I want to clarify my posts on Terri somewhat.
Do I think it's wrong to starve her to death? Absolutely. And I have no doubt that's actually what's going on: she is being deliberately killed, and the instrument of her murder is the intentional withholding of food and water for no other purpose than to bring about her death.
It's wrong. Absolutely wrong.
Is it legal?
Yes. It's legal.
Unjust laws must be opposed; indeed we have both the right and the duty to oppose them.
Speech is the most important tool of opposition.
Civil disobedience is another well-worn tool, and Americans are rightly proud of its history in our country. That's why I admire the protesters who are deliberately getting themselves arrested for the crime of carrying cups of water across police lines; yes, even the ones who are getting their children involved (assuming the children understand what they are getting into). If it is good to bring children to any political protest at all---and I've seen them at many---it is certainly good to bring them to this one.
The most formal measure: lawsuits brought by individuals challenging the application of law in a particular case. That's what the courts are for. And that's why I don't fault the Schindler family for grasping at the wispiest of legal straws in their effort to save their daughter.
But even though unjust laws must be opposed, at the same time it's an understandable and defensible position for someone charged with carrying out the law to say "I wish I could do more, but I have to follow that law." So I can't fault Jeb Bush either here, at least not at this stage in the game. (Do I think he should order an autopsy if Terri dies? Heck yes.)
The rules of the game have already been laid down. The moral battle for Terri's life was lost when Florida included tube-delivered food and water in the list of "medical treatments" that a guardian may withdraw from a ward without prior authorization. I doubt that most of the legislators intended direct euthanasia when they wrote the law, but the law certainly wasn't written carefully enough to exclude it. Terri's might be the death that prompts legislators in Florida and other states to prevent future euthanizations-by-starvation by repealing that and similar provisions. Or not; even though I think it's obvious that a ventilator is a medical treatment and a feeding tube is basic nursing care, no more artificial than a baby's bottle, perhaps the general public will never be persuaded to see it like this. Perhaps the general public really does want to be given the choice to be euthanized, or rather, the possibility of being euthanized without being given a choice.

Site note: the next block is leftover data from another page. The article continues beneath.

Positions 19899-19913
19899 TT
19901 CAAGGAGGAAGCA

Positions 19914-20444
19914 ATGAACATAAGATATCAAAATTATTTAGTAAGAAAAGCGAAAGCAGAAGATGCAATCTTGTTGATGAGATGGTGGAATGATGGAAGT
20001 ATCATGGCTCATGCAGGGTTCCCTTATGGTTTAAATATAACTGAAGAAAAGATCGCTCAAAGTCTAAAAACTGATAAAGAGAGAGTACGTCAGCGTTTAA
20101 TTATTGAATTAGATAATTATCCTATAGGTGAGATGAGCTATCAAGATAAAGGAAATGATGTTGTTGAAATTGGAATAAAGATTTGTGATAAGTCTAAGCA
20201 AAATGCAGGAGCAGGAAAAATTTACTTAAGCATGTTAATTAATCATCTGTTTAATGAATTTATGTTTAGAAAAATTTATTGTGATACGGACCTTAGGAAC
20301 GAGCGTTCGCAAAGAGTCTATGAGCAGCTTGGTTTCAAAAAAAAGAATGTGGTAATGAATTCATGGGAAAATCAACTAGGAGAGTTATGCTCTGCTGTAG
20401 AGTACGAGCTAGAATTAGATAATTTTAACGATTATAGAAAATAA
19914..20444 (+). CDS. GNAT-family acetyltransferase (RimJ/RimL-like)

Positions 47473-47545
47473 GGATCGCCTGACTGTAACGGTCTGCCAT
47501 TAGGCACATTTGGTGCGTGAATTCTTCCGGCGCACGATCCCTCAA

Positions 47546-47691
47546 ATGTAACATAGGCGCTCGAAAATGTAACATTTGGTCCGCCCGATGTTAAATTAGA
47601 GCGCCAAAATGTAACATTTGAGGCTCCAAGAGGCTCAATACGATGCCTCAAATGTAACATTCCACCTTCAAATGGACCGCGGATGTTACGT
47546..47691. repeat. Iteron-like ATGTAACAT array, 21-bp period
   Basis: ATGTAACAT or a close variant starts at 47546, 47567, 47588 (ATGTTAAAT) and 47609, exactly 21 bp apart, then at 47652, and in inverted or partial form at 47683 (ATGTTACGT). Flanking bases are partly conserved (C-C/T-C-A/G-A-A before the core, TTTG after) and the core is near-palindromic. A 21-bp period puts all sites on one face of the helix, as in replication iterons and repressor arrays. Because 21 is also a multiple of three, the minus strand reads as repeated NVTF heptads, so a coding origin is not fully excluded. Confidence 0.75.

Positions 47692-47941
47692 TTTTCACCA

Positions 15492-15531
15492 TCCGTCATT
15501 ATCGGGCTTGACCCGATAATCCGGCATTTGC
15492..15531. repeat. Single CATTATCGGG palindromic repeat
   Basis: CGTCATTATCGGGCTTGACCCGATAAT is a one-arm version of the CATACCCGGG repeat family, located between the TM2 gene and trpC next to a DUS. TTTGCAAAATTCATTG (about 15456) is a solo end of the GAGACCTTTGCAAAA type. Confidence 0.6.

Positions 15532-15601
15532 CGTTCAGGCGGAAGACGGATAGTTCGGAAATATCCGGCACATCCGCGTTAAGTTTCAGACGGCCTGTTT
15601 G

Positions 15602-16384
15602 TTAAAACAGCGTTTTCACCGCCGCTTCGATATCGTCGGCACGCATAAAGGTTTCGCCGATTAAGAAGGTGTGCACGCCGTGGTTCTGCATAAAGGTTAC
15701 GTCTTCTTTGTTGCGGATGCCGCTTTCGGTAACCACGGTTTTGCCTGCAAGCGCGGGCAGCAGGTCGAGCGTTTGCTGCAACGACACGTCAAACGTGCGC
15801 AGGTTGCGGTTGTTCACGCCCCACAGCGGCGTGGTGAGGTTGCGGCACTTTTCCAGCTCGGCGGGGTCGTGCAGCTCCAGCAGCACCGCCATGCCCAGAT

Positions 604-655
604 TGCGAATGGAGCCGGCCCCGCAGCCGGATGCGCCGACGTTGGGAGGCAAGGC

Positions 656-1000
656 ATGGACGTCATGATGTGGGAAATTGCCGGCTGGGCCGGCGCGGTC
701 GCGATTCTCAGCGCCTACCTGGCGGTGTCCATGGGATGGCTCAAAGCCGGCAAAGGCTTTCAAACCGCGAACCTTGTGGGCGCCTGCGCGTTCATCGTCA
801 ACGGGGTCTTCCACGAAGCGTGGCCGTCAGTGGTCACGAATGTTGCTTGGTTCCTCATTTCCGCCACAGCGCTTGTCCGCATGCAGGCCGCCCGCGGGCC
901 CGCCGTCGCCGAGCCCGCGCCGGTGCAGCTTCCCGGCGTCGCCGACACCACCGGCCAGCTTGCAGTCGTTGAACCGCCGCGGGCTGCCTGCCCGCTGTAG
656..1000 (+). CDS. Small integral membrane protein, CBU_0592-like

(I can still try to persuade them. Should a guardian be able to order that her diapers remain unchanged, so that she lies in her own menstrual blood, excrement and urine? Should he be able to order that no one turn her, so that her bedsores fester to the bone? Should he be able to order that no one clean her teeth, or brush her hair, or trim her fingernails? If not any of these things, then how, how, how can it be acceptable to order that no one feed her or give her water?)
The other part of the rules of the game, of course, is the guardianship. I'm glad that a presumptive guardian exists. I'm even glad that it's the husband, and not the parents; goodness, I hope no one, especially my "just shoot me in the head" dad, ever wrenches custody of me away from my spouse should I become disabled. But custody can be lost, of course. Even parents can quickly lose custody of their children, sometimes with little or no due process: all it takes is for a court to find it in the "best interests" of the children. A court. And that's the way the law is written. Huge power to decide custody battles rests in the hands of judges and judges alone, on a case-by-case basis.
And that's what happened here. And that's why Michael Schiavo is caring for Terri Schiavo: a judge had to believe it was in Terri's best interest, and that it continued to be in Terri's best interest. Ultimately, that it is more in her interest to be starved to death than to be fed and cared for.
What's the guardianship law in your state?
What's the living-will law in your state?
If there's a problem with either, now---when everyone has Terri on their minds---is the time to change it.